In Wednesday’s editorial article in the Financial Times, the point is made that prohibition of US crude oil exports, coming into effect forty years ago at the peak of the Arab oil embargo, is an antiquated strategy, quite against the spirit of free markets, and in effect, another ‘pork barrel’ policy treating favorably certain industries in the name of consumer protection and national interest. The fact that US crude oil cannot be exported but refined petroleum products can, it means that US based refineries can have a competitive advantage bequeathed to them favorably not from market forces. Landlocked but high quality US crude oil West Texas Intermediate (WTI) has historically has been priced, based on market forces, higher to Brent oil and other international blends, which are usually of lower quality but more easily trade-able on the international markets; however, in the last several years, since shale oil came to production in the US, WTI is casually priced at discount (sometimes heavy discount of more than 20%) to Brent and other easily trade-able blends. As a result, US refineries have been getting access to cheap oil, and particularly refineries in the continental / Midwest of the country have been making money ‘hand over fist’ given that they get access to heavily discounted, landlocked oil. Since it is legal for refined oil products to be exported, the refiners’ access to cheap oil does not necessarily translate to cheap gas for the US driver and consumer. A US refiner could as easily sell their product to the international market if that would maximize their profit. The fact that an international business newspaper like the Financial Times makes the argument in favor of letting the free markets operate by allowing exports of US-produced crude oil is not shocking. It’s a fair call about free markets and leveled competition, including fair trade practices (anyone remembers the US taking China to the WTO in reference to rare earth metals last year?) In the domestic oil business, besides the recent editorial, there have been a few more but never frequent or loud enough ‘voice(s) shouting in the wilderness’ about the same effect. However, it’s fairly hard envisioning the US Congress acting in favor of such law. There could be some political cost, of course, and some activists would play the ‘national interest’ card for absolutely its maximum value. Besides, there are several well-established interests that would lobby very hard to maintain the status quo. Logically, the refinery industry would be at the front of the line protecting their shale oil ‘moat’; however, oil companies, to the extent involved in shale oil, would love to have the ability to sell internationally. In repealing the US crude oil ‘embargo’ most likely will be a killer for the Keystone XL pipeline as the most highly promoted argument in favor of its construction is the assumption that refineries along the US Gulf will have access to more oil, especially heavier and sour-er Canadian sands oil as compared to WTI, which is more profitable to the US refineries that were built and geared toward lower quality imported oil (from Venezuela for instance, and to a lesser degree from Middle East); the point is that US refineries working on cheaper heavy and sour imported crude likely could be more profitable, while foreign refineries (that are mostly geared for light and sweet blends) would be willing to pay a higher price than presently to acquire US blends like WTI and Louisiana Light Sweet (LLS) and other high quality crude. In the following two graphs prepared by Karatzas Marine Advisors & Co. on data sourced from the U.S. Energy Information Administration (EIA), despite the fact that US crude oil production increased from about 160 thousand barrels per diem in January 2008 to approximately 230 thousand barrels at present (up about 43%), the average price of retail gasoline has not declined overall, but it has rather shown a small increase. At least on this benchmark, it doesn’t seem that the US driver has seen much of benefit from increased US oil production and it’s mandatory refining in the US.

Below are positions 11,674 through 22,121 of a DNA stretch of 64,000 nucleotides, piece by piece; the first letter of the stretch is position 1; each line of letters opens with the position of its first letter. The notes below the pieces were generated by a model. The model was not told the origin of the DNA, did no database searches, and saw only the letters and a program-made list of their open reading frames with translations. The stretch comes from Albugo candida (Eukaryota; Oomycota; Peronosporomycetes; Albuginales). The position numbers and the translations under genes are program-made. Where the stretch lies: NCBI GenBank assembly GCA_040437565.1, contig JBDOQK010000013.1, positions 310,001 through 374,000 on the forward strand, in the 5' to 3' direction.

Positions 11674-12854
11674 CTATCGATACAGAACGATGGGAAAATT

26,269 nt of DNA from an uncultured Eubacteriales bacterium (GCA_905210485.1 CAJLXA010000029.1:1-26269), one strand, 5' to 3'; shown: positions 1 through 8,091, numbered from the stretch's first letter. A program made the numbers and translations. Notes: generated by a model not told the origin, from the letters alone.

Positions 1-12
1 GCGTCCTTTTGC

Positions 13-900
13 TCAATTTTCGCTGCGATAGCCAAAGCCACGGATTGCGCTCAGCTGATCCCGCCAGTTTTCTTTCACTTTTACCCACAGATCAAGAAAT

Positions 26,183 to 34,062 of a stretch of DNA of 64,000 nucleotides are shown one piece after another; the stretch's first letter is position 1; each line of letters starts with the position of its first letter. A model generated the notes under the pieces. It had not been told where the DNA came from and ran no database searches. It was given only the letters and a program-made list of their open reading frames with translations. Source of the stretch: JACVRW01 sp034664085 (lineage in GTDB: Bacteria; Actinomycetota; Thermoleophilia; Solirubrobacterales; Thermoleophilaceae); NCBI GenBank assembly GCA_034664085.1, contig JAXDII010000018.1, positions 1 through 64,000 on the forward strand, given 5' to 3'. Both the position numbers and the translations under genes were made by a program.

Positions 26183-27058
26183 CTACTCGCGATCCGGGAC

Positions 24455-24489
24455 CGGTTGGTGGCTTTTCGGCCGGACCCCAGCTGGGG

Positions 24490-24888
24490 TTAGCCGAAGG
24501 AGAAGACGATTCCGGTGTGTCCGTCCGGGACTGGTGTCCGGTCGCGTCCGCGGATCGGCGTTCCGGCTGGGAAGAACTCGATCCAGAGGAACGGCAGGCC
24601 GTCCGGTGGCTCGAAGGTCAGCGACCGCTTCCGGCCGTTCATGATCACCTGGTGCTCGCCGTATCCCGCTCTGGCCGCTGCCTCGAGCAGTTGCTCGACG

On the other hand, while overall production of gasoline by US refineries has remained constant more or less since January 2008, from the following graph it’s clear that total refined petroleum products have been a growth export market, showing an approximate 176% increase since January 2008.
Taking a look closer at home, any action by Congress to repeal Energy Policy and Conservation Act of 1975, and the Export Administration Act of 1979 would have a tremendous impact on shipping, both for the domestic, cabotage Jones Act tanker market but also for the international tanker market. The shale oil boom had been a tremendous blessing for the usually ‘sleepy’ Jones Act tanker market (as compared to the international trade) with both activity and rates in the segment shown signs of vivid life, on the back of the need to transport domestically (at any price) oil along the US Gulf Coast or up the Atlantic and East Coasts. On the other hand, the shale oil boom (among other factors such as higher fuel efficiency standards in the US) has been the death knell for the international crude oil tanker market (recently, the US has lost its long-held biggest oil importer in the world, a ‘privilege’ that was passed on to China (in September, China imported 6.47 million barrels per diem of crude and refined petroleum products vs 6.2 million barrels per diem for the US.) However, the shale oil has been also a blessing to the international product tanker market as refined petroleum products can be exported from the US refiners on foreign-flagged and owned vessels. A casual perusal of the shipping stock tables could not be more clear with well-established and respected companies like Frontline (ticker: FRO) are struggling for survival while product tanker upstarts like Scorpio Tankers (ticker: STNG) have been having the time of their lives. The odds for now are still significantly in favor that the US will maintain the ban on crude oil exports. Should there have been a change to implement free market practices, there will be another major inflection point for shipping: down with the Jones Act tanker market and the international products tanker market, and hoorah for the crude oil tankers. As proud as shipping wants to be about its international pedigree and an industry mostly related to ‘perfect competition’, government policy can always make or break a fortune. But again, it seems that often in free-market societies all the more often fortunes are made based on some preferential treatment not associated with market forces. © 2013 Basil M Karatzas & Karatzas Marine Advisors & Co. No part of this blog can be reproduced by any means and under any circumstances, whatsoever, in whole or in part, without proper attribution or the consent of the copyright and trademark holders.